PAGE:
LE: …and also it’s always difficult, my father was very… err… maybe there was always conflict with the father and I think maybe I felt more freedom and more comfortable in the world of music as it gave me the sense that it was less strict, especially in the time I grew up with, the time of rock and roll.
BR-J: You paint quite an interesting picture of the stoic literary father and the affection musical mother; it makes a lot of sense that you moved into music…
LE: And, for example Calvino, I love his work, he was an incredible person and I was able to know him quite well.
BR-J: Shit, really?
LE: Yes, he was living in the same building where we were, so even when my father was not there he was coming for lunch; my mother was like a sister to him…
(At this point I think Ludovico has picked up on my interest in Calvino and like most Italians is more than happy to talk the man up.)
…and he was a very shy person but you could see from his eyes that he was very careful about everything around him.
BR-J: Very meticulous?
LE: Like the detail in his writing.
BR-J: And music? Was he a listener? (People familiar with my music will appreciate me trying to steer the conversation in a certain direction.)
LE: Err no, not so much.
(Even though I was shot down I tell Ludovico about my record and how it’s based on a Calvino novel; he tells me that Calvino’s father was the first person to import avocados to Europe.)
BR-J: So enough about him, I’d like to know about Turin. I’ve been there a few times and wondered if you feel the city itself has had a lasting and direct affect on your music?
LE: Yeh, I have to say I never felt completely comfortable in Turin; there was a pressure maybe from people. I felt observed; maybe there was a strictness of the mind.
BR-J: is that quite typical of northern Italy?
LE: Well, Milan is completely different, it’s more open…
BR-J: And that’s where you live now?
LE: Yes since 18… also, my family comes from a region even closer to France, between Turin and the mountains. My grandfather had a kind of country house there.
BR-J: And your grandfather was quite an important man, wasn’t he?
LE: Yes, he was a politician.
BR-J: President of Italy?
LE: Yes, the first president after the war. He was an economist, always studying, and nothing like the politicians of today.
(Ludovico is clearly proud of his lineage. He speaks enthusiastically of his grandfather, telling how he “was obsessed with the economy of his own life” and how all light bulbs had to be of a certain wattage so he could balance the books of his house. I asked about him being given the Order of Merit – a kind of Italian knighthood – to which he said it meant nothing. He was really surprised to learn that not every Britain was in love with the monarchy. At this point I’m given the universal ‘you’ve got 5 minutes left… gobshite’ hand gesture from his publicist, so I get back into questionville.)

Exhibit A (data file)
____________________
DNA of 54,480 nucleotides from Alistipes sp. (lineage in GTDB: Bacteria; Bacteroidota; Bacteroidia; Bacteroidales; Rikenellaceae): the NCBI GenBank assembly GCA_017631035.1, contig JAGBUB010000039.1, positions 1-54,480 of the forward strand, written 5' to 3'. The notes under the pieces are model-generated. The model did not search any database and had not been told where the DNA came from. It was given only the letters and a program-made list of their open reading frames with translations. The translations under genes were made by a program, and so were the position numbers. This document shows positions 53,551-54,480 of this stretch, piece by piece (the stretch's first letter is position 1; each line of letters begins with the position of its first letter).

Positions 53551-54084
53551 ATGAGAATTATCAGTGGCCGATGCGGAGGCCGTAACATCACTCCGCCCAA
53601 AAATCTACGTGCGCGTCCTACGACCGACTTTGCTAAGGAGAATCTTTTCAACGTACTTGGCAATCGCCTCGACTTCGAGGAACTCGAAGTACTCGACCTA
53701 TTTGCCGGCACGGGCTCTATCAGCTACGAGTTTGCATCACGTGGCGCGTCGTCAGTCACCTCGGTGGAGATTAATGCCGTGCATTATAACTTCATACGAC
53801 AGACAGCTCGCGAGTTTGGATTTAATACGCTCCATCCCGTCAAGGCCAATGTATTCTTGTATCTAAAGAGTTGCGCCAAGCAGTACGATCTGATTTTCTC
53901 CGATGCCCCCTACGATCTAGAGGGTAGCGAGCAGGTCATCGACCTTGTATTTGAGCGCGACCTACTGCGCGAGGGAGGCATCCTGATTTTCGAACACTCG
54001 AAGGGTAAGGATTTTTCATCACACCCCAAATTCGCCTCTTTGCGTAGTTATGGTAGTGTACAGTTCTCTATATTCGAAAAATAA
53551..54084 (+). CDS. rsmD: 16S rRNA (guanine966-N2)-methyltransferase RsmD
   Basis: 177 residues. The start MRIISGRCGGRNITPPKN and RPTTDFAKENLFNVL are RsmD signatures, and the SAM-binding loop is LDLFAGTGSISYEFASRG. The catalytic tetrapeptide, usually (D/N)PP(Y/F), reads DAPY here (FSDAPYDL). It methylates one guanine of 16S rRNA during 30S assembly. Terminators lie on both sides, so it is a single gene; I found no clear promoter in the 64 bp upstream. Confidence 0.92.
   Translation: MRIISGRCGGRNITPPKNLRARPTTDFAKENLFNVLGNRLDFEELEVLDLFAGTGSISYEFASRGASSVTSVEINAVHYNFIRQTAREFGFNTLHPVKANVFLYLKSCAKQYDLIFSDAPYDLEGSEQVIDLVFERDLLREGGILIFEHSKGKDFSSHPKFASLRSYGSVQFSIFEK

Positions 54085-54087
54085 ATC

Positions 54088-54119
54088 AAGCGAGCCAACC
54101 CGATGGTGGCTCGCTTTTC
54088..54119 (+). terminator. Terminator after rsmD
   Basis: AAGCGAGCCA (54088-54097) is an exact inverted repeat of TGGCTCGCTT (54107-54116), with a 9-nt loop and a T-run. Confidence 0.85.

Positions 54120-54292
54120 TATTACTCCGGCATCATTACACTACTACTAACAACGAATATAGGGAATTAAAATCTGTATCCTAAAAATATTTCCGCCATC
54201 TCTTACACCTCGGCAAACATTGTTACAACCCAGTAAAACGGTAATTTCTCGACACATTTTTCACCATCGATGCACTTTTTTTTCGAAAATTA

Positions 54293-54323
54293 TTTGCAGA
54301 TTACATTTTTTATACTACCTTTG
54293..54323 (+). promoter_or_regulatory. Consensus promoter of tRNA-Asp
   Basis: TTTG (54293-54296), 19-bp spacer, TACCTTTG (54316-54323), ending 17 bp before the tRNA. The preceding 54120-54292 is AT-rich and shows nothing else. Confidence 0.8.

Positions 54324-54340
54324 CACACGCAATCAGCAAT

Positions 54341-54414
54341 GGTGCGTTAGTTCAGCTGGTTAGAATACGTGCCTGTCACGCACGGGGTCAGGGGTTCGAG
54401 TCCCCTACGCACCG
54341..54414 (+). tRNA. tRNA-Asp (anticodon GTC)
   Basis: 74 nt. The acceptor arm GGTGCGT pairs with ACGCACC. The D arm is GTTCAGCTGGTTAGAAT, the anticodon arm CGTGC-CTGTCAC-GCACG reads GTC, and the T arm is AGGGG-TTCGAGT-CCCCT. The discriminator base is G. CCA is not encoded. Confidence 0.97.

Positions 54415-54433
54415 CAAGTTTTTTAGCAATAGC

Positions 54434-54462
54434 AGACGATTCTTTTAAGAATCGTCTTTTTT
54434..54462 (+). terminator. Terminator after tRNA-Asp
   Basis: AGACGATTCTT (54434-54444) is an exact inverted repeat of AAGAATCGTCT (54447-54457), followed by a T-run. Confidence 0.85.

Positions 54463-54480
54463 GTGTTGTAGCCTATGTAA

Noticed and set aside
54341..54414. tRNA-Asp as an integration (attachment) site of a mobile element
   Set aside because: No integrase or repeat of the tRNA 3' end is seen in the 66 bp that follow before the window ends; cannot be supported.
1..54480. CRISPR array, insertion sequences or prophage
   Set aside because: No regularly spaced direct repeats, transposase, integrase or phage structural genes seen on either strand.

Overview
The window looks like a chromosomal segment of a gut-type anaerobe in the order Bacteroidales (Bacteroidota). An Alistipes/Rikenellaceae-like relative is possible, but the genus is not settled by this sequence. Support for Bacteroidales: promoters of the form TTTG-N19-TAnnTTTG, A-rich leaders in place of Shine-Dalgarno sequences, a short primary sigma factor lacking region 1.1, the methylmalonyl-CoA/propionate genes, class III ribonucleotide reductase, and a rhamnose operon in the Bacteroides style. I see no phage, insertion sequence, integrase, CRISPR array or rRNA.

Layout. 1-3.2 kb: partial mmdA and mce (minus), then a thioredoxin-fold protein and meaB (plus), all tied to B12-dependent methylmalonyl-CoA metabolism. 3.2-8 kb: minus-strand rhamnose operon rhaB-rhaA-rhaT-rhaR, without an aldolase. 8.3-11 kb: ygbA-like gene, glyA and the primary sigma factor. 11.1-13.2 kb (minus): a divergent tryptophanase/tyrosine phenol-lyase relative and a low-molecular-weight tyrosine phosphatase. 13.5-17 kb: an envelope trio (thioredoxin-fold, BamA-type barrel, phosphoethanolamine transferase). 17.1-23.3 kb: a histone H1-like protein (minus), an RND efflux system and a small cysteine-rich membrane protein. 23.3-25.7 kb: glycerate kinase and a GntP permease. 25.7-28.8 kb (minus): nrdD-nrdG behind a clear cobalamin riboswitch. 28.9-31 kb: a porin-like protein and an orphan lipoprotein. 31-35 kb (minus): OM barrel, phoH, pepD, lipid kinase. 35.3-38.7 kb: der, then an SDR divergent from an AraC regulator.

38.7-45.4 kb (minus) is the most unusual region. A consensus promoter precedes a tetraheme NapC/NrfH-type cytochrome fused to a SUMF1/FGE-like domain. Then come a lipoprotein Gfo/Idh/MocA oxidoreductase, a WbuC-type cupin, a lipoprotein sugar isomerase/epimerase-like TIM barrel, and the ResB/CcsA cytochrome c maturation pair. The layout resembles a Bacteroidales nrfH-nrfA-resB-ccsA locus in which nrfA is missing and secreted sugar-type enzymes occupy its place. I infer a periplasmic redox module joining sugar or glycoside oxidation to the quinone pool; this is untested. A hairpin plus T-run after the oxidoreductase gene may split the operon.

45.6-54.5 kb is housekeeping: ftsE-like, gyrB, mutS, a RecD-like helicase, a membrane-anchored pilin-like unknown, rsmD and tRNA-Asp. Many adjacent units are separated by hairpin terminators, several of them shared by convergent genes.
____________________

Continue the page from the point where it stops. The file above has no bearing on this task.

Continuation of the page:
BR-J: Would it be possible to sum up what it is you try and achieve in music? Maybe give a very simple example of what is the main point you’re trying to make?
LE: Well… err… it’s a mix of emotions in different ways; when you write music, it’s difficult to have all emotions in one place…
BR-J: And is that not what’s at the heart of In A Time Lapse?
LE: Yes… err… what I feel is that the more I grow up it’s like I have a stronger connection with my emotions. At one point I had fear of my emotions but there’s a moment when you really want to share those things more and more.
BR-J: And would this be a celebration of that step in life?
LE: Yes, but always I felt that without the emotion, I don’t get the point of doing the music.
BR-J: And is there maybe one life event or one memory that drives your creativity most?
LE: Yes, well there are of course some people you have met, and I have three children and the moment they are born is of pure joy to me. You play with your child; those moments are really unique and full of mystery, and also a mixture of very complex emotions for me. At the same time, yeh, I think everything is connected with the human situations where you’re sharing something with someone else.
BR-J: And is that connection something you think about when writing? Are you ever thinking of the people who will eventually enjoy your music?
LE: Not so much. When I’m composing I search inside myself. If I think of the expectations then it’s not so good; it’s best to think of where you are and be born every time.
BR-J: Well the listener benefits from getting more of your own soul if you’re not concerned with what they’re thinking I guess.
(He doesn’t say it but he looks like he agrees.)
BR-J: My last question is probably one you won’t want to answer… are you aware of your influence in other musicians’ work? I can hear you very much in Clint Mansell’s music for example.
LE: Well I know of Clint Mansell and I quite like his work…
BR-J: Oh me too! Though I think he sounds a lot like you, have you heard the Moon soundtrack?
LE: I don’t know that but I think maybe there is a certain mood in the world that people become aware of together.
(I ended our interview there; it seemed fitting.)
Ludovico Einaudi plays Liverpool Philharmonic Hall on 15th April. His album In A Time Lapse is out now on Decca. Bill Ryder-Jones’ new album A Bad Wind Blows In My Heart is out now on Domino.